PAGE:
Friday 23 February 2018

Dear David Coleman: What is the best age for my son to start school?

Photo posed
Photo posed

Clinical psychologist David Coleman offers parenting advice in his weekly column.

Q. My son will be five in November. He is a lovely, caring and affectionate little boy. However, he is extremely shy and had real difficulty settling in to preschool this year. At a sample karate lesson recently, the teacher said he wasn't yet ready to start as he wasn't able to follow simple instructions. Should I let him start primary school in September? I think the structure of school will be good for him, but the fact that he is so shy and unsociable makes me wonder if he will cope. If I wait another year, will he be too old?

David replies: There is no "correct" age at which children should start school. Here in Ireland, we are lucky that we have the choice to start them at age four or age five (they must be enrolled by age six). In some countries they must start once they are four. In other countries, like Sweden and Finland, formal primary school doesn't start until children are seven.

My personal belief is that the later children can start school, the better. The older they are, the more ready they are likely to be for the considerable social, academic and emotional pressures they often face. Indeed, it is their readiness in these areas that is our best guide in relation to when to start them.

Sometimes, domestic and financial pressures mean that parents are keen to start their children in school as soon as possible, and while such pragmatism may have to rule the day, I do believe that children will benefit from being at least five before they start, as they are more likely to be ready.

Specifically for your son, then, you need to look at his potential readiness. Socially, you have already received feedback from his preschool experience that suggests he found it hard to cope with the busy social environment of lots of peers.

Other questions to ask yourself are: how able is he to stand up for himself with his friends? Will he find it easy to make new friends in school? Does he find it easy to integrate into a group of peers? How comfortable is he with the normal rough and tumble of children's play and social interactions?

On a more positive front, while the shyness you describe may have been a factor at the start of the preschool year, has it changed for him since? Did he, in fact, establish a comfortable circle of friends and feel like he fit in? His preschool teacher may be a really good source of information about how well he is doing now.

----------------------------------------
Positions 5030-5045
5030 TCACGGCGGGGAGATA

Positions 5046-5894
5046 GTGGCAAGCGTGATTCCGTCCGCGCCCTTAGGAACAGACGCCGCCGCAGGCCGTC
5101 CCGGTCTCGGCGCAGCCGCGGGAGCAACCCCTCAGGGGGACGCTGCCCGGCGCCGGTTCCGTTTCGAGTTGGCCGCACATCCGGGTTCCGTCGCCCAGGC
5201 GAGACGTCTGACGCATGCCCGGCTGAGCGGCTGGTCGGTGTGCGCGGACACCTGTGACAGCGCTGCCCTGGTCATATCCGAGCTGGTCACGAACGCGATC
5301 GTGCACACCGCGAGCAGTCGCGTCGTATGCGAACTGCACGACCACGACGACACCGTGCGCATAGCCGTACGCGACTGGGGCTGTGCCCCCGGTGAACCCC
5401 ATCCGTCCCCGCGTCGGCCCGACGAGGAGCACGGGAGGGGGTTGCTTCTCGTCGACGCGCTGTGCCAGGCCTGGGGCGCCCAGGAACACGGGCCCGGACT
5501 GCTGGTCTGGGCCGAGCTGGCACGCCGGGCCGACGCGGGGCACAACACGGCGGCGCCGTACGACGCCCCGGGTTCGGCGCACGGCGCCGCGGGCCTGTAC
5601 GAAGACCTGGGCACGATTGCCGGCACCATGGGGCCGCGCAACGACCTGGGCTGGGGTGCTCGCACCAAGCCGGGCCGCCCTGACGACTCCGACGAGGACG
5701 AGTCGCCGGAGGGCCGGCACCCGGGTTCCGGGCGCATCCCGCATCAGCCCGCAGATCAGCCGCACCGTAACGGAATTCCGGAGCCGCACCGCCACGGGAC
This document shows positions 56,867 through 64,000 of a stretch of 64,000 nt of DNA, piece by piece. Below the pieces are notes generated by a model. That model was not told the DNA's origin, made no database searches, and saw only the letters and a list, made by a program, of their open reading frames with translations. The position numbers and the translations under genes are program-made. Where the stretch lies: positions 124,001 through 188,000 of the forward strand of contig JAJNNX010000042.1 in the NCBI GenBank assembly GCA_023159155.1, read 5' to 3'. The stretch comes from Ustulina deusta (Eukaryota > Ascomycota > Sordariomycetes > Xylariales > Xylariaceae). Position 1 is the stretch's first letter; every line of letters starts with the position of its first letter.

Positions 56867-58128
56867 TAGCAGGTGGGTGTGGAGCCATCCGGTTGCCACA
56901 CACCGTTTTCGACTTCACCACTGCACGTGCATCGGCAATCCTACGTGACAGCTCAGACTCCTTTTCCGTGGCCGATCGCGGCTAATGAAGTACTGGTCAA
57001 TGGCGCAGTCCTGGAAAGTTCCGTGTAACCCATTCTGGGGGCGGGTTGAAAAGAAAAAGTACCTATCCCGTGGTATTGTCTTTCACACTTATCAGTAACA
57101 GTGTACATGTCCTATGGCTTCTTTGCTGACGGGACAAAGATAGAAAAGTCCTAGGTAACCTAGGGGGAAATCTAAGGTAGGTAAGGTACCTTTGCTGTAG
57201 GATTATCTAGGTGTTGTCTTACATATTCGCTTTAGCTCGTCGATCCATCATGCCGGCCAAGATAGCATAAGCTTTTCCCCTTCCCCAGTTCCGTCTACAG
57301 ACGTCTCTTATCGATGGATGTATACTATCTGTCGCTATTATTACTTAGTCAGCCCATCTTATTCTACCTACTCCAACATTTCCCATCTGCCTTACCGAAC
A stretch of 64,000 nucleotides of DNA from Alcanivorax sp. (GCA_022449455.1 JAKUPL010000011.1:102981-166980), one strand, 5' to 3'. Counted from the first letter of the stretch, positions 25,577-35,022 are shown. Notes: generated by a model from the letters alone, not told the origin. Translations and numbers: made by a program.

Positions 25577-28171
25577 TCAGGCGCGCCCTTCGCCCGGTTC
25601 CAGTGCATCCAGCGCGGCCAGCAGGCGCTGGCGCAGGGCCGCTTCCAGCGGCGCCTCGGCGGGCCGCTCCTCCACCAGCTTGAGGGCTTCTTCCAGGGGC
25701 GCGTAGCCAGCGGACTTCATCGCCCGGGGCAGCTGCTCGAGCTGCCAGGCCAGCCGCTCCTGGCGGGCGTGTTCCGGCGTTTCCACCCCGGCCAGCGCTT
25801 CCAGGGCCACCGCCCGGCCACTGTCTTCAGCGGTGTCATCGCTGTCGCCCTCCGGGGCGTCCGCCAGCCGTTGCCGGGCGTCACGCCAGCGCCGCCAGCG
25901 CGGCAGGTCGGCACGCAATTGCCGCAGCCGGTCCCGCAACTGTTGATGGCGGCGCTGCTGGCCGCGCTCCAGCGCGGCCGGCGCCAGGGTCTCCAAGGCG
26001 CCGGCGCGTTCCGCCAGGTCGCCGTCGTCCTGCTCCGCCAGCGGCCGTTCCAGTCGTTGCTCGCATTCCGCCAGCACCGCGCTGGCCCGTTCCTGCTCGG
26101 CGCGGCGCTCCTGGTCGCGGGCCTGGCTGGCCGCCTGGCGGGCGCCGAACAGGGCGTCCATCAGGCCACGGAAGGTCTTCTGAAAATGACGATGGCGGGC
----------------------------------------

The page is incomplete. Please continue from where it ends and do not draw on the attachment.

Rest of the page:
His preschool teacher may also have an opinion about his general readiness, including his academic and emotional readiness.

Academic readiness is not so much about their grasp of the letters and numbers, which many preschools will have begun with children. Rather, it is about their ability to focus and concentrate, their levels of fidgetiness, or their distractibility.

Children will learn things at different rates, but creating the right environment for themselves to learn in is as important as what they have learned.

Again, you have a source of information, this time from the karate teacher, who suggested that your son wasn't ready to learn karate. There may have been lots of other factors involved there, including a big class size, unfamiliar surroundings and feeling overwhelmed. However, their observation that he seemed to find it hard to follow basic instructions might be relevant.

Emotionally, the considerations are mostly about your son's ability to cope with strong feelings like frustration, anxiety or disappointment. How does he tolerate rules and being told what to do? While you don't need him to be entirely emotionally robust, it will help if he has some emotional resilience. Other considerations you might want to include are about the environment of the school he would be going to. How many would be in his class? How might the teacher approach the issue of helping him to settle?

So, perhaps visit the school, meet the Junior Infants' teacher and the principal and then add the information you glean to your own sense of your son's readiness.

In that way, you make as informed a decision as possible about what might be best for your son.


Health & Living

Promoted Links

Life Newsletter

Our digest of the week's juiciest lifestyle titbits.

Promoted Links

Editors Choice

Also in Life